Civil Air Patrol abounds in opportunity for dedicated youth
Real, hands-on flying experiencs are part of CAP training
You may have seen them at an air show patrolling the flight line. Maybe you saw them last summer helping security at the Burnsville Fire Muster. If a child or an adult is reported lost, odds are these well- trained young volunteers are searching for them. During the holidays they placed wreaths on the headstones of veterans buried at Ft Snelling Cemetery. If a flood or tornado should visit your area, it is likely you will also be visited by the cadets and senior members of the Civil Air Patrol.
The Minneapolis-St. Paul International Airport is home to The Fort Snelling Cadet Squadron (FSCS) of the Civil Air Patrol (CAP), commanded by Major Dan Stone.
CAP is the official civilian auxiliary of the United States Air Force (USAF). Many people have never heard of the Civil Air Patrol and are often surprised to learn who they are and the community services they perform.
CAP is a volunteer organization with an aviation-minded membership. It performs three congressionally assigned key missions: emergency services, which include search and rescue (by air and ground) and disaster relief operations; aerospace education for youth and the general public; and cadet programs for youth ages 12-20.
The Air Force Reserve's 934th Airlift Wing at Ft Snelling hosts the Ft Snelling Cadet Squadron on base, which makes this squadron pretty unique. Only a few squadrons around the state, and around the country for that matter, are similarly located. Because Ft Snelling is an active military base, cadets are able to get first-hand experience with military life and operations.
Part of cadet leadership learning includes military customs and courtesies. All cadets wear uniforms similar to those worn by the US Air Force, and they know to always salute CAP and all military officers whenever they encounter them!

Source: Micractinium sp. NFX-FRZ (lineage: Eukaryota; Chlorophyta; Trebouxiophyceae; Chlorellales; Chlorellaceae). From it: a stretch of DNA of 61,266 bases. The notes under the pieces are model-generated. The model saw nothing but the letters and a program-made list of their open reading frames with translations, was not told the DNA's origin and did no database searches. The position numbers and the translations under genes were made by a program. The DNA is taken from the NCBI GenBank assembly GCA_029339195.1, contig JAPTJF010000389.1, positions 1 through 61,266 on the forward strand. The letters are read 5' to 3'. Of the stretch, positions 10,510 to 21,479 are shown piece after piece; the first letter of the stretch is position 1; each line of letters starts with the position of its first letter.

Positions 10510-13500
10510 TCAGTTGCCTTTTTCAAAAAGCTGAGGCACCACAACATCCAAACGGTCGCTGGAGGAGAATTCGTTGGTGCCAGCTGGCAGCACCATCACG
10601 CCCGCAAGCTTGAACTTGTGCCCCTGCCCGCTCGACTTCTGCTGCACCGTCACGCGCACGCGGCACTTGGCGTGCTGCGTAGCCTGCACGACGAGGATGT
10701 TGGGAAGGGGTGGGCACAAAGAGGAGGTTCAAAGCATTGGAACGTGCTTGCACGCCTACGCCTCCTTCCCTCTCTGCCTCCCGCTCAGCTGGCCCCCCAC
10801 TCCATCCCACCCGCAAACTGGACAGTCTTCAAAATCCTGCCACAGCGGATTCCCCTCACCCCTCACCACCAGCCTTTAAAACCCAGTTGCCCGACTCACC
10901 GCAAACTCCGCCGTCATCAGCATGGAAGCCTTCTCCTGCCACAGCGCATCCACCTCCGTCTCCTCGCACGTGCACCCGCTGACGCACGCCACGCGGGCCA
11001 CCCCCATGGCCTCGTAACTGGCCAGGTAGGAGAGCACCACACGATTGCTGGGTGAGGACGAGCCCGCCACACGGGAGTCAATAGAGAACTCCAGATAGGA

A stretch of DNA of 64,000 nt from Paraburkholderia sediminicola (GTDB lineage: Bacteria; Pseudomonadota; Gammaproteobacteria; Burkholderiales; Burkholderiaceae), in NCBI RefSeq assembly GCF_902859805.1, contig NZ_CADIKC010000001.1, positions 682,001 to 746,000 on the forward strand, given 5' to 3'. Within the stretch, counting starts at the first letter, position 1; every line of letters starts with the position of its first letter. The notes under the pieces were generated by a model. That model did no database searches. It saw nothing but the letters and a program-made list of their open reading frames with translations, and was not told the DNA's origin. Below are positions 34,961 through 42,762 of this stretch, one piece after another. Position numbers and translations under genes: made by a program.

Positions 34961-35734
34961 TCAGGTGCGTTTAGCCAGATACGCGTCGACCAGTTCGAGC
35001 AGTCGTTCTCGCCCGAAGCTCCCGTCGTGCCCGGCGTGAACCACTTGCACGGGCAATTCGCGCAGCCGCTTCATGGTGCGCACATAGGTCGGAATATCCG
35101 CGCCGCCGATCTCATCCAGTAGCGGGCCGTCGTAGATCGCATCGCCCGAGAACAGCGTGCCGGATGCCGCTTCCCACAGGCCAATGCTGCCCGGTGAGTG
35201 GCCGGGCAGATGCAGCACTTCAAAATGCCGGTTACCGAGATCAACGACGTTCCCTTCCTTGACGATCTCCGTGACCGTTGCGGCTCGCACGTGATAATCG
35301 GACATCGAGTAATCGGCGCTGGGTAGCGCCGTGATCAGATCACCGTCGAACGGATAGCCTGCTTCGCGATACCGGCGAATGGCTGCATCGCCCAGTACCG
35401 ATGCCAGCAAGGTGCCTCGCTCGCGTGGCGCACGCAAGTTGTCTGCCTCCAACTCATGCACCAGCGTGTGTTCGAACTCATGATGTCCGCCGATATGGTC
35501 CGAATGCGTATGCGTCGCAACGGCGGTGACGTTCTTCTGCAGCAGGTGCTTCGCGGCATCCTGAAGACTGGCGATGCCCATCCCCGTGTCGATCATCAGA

Cadets learn how to work as a team to accomplish special tasks and services, and they learn to follow their leader's directions. More importantly, they learn how to become leaders themselves. Cadets also learn a broad area of search and rescue techniques. This is important because the CAP is tasked nationally to assist the Air Force in more than 85% of its search and rescue missions. Each year the CAP is credited with saving approximately 100 lives!
The Ft Snelling Cadet Squadron is comprised of cadets from all walks of life, from throughout the Twin Cities metro area. They are middle and high school age students, male and female, some home schooled, while others attend the local public schools, or Twin Cities private and parochial schools.
What these teens have in common is that they all tend to be very focused on academics and athletics, and share an interest in aviation. In fact many take advantage of the free Civil Air Patrol "O" Flights (Orientation flights) provided by pilots of the CAP. It's real, hands-on flying experience and "stick time" in both single engine prop planes and in gliders.
CAP pilots volunteer their time to fly cadets and even instruct them in their private pilot training. Cadets can typically complete their private pilot's license at a greatly reduced cost, and obtain it by about the same time they are getting a driver's license.
In addition to the "O" Flights, cadets get special opportunities every year to fly on military aircraft. It's not unusual to hear cadets talk about the excitement they experienced flying on a Black Hawk helicopter, a C-130 transport or even a Chinook troop transport helicopter.
They get to train each summer with members of the military, getting unparalleled access to highly challenging obstacle courses and other facilities not open to the general public. These are simply experiences none of their school friends will ever have. Unless of course they join CAP ... or the Air Force after high school.
The FSCS is always eager to attract and recruit young people (must be at least 12 years old) who have an interest in aviation, aerospace, emergency services and developing leadership skills. It's a real commitment to be in the CAP, but the cadets typically find it hard to contain their enjoyment and personal sense of achievement, and of pride, as members of the Civil Air Patrol.
For interested parents or teens who would like more information, visit FortSnellingCap.org to find directions to the meetings and other info. Also take a look at the Ft Snelling Cadet Squadron Facebook page to see loads of pictures and updates on Squadron activities and the experiences of cadets.
The Squadron meets Monday evenings from 6:30 pm to 9:00 pm on the northern side of Minneapolis-St. Paul International Airport, at the 934th Airlift Wing, Air Reserve Station. Visits to the Squadron can be easily arranged by appointment. Just email the Squadron Public Affairs Officer, Bob Sundheim, at firstname.lastname@example.org. He can answer any questions and help you arrange your visit.